Genre: Realistic Fiction
Rating: (1-5, 5 is a starred review) 3
What did you like about the book? Effie Starr Zook is an engaging protagonist who is impossible not to like. An investigator like Harriet, a pusher of limits like Ramona, she has the ineffable optimism of Pollyanna. The only child of adventurer parents, she is sent to spend the summer with her aunt and uncle on the family farm while her parents pilot a solar-powered airplane around the world. Not knowing much about children, Aunt Clare and Uncle Ted leave Effie to her own devices.
Free to roam around, Effie hops on her bike and heads in to town. She discovers a charming bookstore and befriends its owner, a friendly but secretive man. She meets the mayor’s widow, a nonstop talker. And she makes a friend in Moriah but is warned to keep her distance because of the “bad blood” between the two families.
Effie soon realizes there is something big the adults are not talking about and probes with her never-ending questions to get to the bottom of the mystery of her family’s past.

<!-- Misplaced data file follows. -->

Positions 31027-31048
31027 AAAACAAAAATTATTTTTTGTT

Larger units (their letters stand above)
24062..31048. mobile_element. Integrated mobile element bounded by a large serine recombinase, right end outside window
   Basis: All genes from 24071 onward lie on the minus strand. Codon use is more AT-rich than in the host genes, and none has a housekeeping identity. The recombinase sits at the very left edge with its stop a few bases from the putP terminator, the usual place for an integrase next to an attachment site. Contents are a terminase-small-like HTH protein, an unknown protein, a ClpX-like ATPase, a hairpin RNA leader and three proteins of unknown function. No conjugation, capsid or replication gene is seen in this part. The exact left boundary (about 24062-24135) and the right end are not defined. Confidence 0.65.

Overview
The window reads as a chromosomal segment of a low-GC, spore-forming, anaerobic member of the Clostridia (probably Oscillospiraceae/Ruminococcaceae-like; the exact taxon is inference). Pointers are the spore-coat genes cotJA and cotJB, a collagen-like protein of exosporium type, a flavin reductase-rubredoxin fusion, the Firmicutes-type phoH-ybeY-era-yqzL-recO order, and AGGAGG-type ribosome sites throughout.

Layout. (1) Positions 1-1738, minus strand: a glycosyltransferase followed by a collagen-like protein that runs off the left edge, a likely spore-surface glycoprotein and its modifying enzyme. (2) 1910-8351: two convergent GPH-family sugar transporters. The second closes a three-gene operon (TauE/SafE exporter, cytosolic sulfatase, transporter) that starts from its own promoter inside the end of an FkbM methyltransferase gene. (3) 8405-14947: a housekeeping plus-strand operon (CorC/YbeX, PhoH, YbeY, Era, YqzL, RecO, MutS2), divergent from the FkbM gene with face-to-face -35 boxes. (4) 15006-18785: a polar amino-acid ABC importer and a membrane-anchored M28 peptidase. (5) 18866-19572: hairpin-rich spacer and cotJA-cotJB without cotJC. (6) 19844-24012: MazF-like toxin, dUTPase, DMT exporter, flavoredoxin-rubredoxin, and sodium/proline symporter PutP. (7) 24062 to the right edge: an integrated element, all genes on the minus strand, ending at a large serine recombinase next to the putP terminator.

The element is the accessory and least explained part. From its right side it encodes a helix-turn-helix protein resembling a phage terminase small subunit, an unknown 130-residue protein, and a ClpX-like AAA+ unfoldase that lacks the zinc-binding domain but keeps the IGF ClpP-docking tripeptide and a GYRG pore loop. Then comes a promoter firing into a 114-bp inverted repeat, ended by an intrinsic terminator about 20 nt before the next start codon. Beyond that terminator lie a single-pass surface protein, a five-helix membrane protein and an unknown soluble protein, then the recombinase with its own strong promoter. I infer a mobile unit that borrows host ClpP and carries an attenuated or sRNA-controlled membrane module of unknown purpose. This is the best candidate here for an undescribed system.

Anything you didn’t like about it? As an adult reading a children’s book, I liked this book. But, I am reviewing this book for children as readers and I struggle to identify the audience.
The writing style and bare bones of the plot line have an old-fashioned feel that would appeal to fans of Beverly Cleary and the Penderwicks. The nuances of the story (themes of sexism, racism, class, authoritarianism), however subtle, make this a story for a more sophisticated audience.
To whom would you recommend this book? Elementary schools and public libraries
Where would you shelve it? Juvenile fiction
Should we (librarians/readers) put this on the top of our “to read” piles? No.
Reviewer’s Name, Library (or school), City: Nancy Riemer Kellner, Peaslee Elementary School Library, Northborough, MA
Date of review: 12/29/2016